Youssef Kamand just won asylum in Belgium. He’s 25, Syrian, with a degree in interior architecture, fluent in English as well as multiple software programs used for graphic design. He’s exactly what aging Europe needs — young, educated and entrepreneurial. He’s thrilled of course.
But reality is also sinking in. It’s time to find housing, work and figure out how to pursue his education and his dreams. And first he must overcome some misconceptions.
“They think we are poor people and don’t have anything,” he says. “Actually the Syrian people have an education, they have businesses, their kids are in school, their wives are working, like normal families. I guess they think we came from the desert, but before the war my brothers and I wanted to finish our educations, and go to other countries for PhDs.”
He graduated from university last year. When he left home last September, he was about to be conscripted into the military.
“In Syria, when young men finish school or college, they are usually given three months until they come to the house and take them and force them into the military,” he tells me. “So I made it out before those three months.”
He knew he didn’t want to fight.
“It’s not about going to fight for my country,” he says. “It’s about they are killing innocent people on both sides and I don’t want to be any part of that.”
At the border, the guards taunted him, asking if he was running from the military.
“It was a little humiliating,” he says. “We said we were going to Lebanon and we would come back. If you say you’re going to Europe, they will grab you.”
His original plan was to try to find work in Turkey. But when he got there, there was no system for dealing with refugees like him.
“They didn’t give us anything. No procedures, no nothing,” he says. He met up with some friends there and they decided to head for Belgium.
And so began the trek across Europe we’ve heard so much about, starting with the terrifying journey across the Aegean Sea to Greece, 50 people crowded into a rubber boat built for half that load.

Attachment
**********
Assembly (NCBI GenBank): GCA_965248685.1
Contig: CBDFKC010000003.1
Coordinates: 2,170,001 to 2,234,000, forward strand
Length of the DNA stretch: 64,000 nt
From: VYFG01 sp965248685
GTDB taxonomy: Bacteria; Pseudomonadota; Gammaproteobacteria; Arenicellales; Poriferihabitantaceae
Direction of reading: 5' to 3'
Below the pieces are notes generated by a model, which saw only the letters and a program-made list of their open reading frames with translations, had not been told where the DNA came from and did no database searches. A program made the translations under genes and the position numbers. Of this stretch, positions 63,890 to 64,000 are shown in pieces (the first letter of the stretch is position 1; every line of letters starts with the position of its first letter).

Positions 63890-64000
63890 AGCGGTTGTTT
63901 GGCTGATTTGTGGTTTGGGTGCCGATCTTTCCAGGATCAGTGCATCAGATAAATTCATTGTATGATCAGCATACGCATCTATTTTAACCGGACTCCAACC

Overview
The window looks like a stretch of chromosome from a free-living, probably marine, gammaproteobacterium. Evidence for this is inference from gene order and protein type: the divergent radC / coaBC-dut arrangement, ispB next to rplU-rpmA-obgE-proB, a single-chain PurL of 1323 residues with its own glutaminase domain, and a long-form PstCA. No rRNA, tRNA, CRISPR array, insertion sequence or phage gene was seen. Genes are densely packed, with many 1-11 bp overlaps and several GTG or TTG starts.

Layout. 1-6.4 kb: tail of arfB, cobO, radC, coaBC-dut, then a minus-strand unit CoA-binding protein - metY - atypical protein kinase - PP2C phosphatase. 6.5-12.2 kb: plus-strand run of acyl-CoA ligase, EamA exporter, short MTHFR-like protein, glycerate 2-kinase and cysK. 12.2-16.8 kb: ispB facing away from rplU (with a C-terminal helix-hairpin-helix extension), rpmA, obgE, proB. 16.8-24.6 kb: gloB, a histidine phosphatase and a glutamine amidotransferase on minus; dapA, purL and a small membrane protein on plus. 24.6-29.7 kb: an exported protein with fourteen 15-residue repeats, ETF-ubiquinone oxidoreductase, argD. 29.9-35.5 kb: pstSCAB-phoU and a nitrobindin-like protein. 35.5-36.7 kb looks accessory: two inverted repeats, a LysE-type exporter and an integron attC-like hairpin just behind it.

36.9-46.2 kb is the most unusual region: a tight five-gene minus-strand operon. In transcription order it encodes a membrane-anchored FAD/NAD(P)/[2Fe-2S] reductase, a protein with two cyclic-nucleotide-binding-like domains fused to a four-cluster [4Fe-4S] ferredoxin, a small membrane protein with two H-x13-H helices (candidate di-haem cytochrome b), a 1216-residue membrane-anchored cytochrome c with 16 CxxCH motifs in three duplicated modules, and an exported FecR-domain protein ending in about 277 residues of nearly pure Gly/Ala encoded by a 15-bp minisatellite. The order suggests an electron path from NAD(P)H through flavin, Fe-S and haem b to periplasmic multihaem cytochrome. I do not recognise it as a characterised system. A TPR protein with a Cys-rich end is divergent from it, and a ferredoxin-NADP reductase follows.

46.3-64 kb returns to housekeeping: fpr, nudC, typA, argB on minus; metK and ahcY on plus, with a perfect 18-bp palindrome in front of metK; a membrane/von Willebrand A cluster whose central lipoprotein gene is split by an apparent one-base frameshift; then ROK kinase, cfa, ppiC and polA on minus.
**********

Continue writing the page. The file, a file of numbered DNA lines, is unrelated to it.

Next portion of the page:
“It was totally dark, only the moon showing us the way,” he remembers. “All the women were crying. Even the men were crying. Men don’t usually cry for this danger but they were crying for their children. They were scared for them.”
They landed on the island of Farmakonisi first, and then took a ferry to Leros, where authorities registered them and they were allowed to travel on to the mainland. There they started walking. It’s striking, talking to Kamand, how blurry much of the journey seems to him now.
“Do you believe that I can’t remember which city, which country, came first,” he says. “I don’t know where I am. I’m just walking.”
“It was hardest in Germany,” he says. “I keep saying to all the police and everyone I see that I want to go to Belgium.
"They are having police take us from buses to trains to buses to trains. We can’t breathe. They send us to a camp and they tell us we can tell them in the camp. We say we want to go to Belgium. They told us the camp was 10 minutes away. It was four hours away. They lied to us. And when we arrived in the camp at midnight they start laughing when we say we want to go to Belgium.
"They said, ‘OK, go.’
"I said, ‘We have women and children. Let the bus that took us here just take us to the train station.’
"They said, ‘No. Go walk in the woods.’”
The group spent the rest of the night on a cold, confusing odyssey by foot and taxi to the nearest train station. Youssef still thinks often of a teenage boy they encountered, out late riding his bike and listening to music, who helped them find their way.
The next day he was on a train to Belgium and his new life. He arrived on October 15, 30 days after he left his home in Syria. Four months later, on February 15, he got notice his claim for asylum had been approved. He’s relieved but also stressed about finding a place to live.
“I won’t get anything, no ID card, not bank account, not even my monthly payment, until I find a house,” he tells me. “I have to sign a contract and then I will get money each month.”
The day I meet Kamand, he has traveled three hours by train to meet me. I get a sense of the isolation and boredom he must feel back where's living now, in the cramped quarters of the government-run shelter.
“I keep all day and all night on my telephone and my laptop, searching for scholarships, universities, housing,” he says.
His plan is to go back to school to do a master’s degree in architecture.
“I’m ready to start all over again if they do not accept my degree,” he says.
As a student he had his own graphics company, teaching people how to use software like AutoCAD and Photoshop, and coaching applicants on entrance exams for degree programs in fine arts and architecture. He used his profits to finance his journey to Belgium, which cost him $2,750.
What if the war ends, I ask him. Would he go back?
Maybe, he says. But he thinks it’s more likely he’d stay in Belgium. It’s hard for him to imagine an end to the war.
“Even if it ends, the bad feelings that people have will never end.”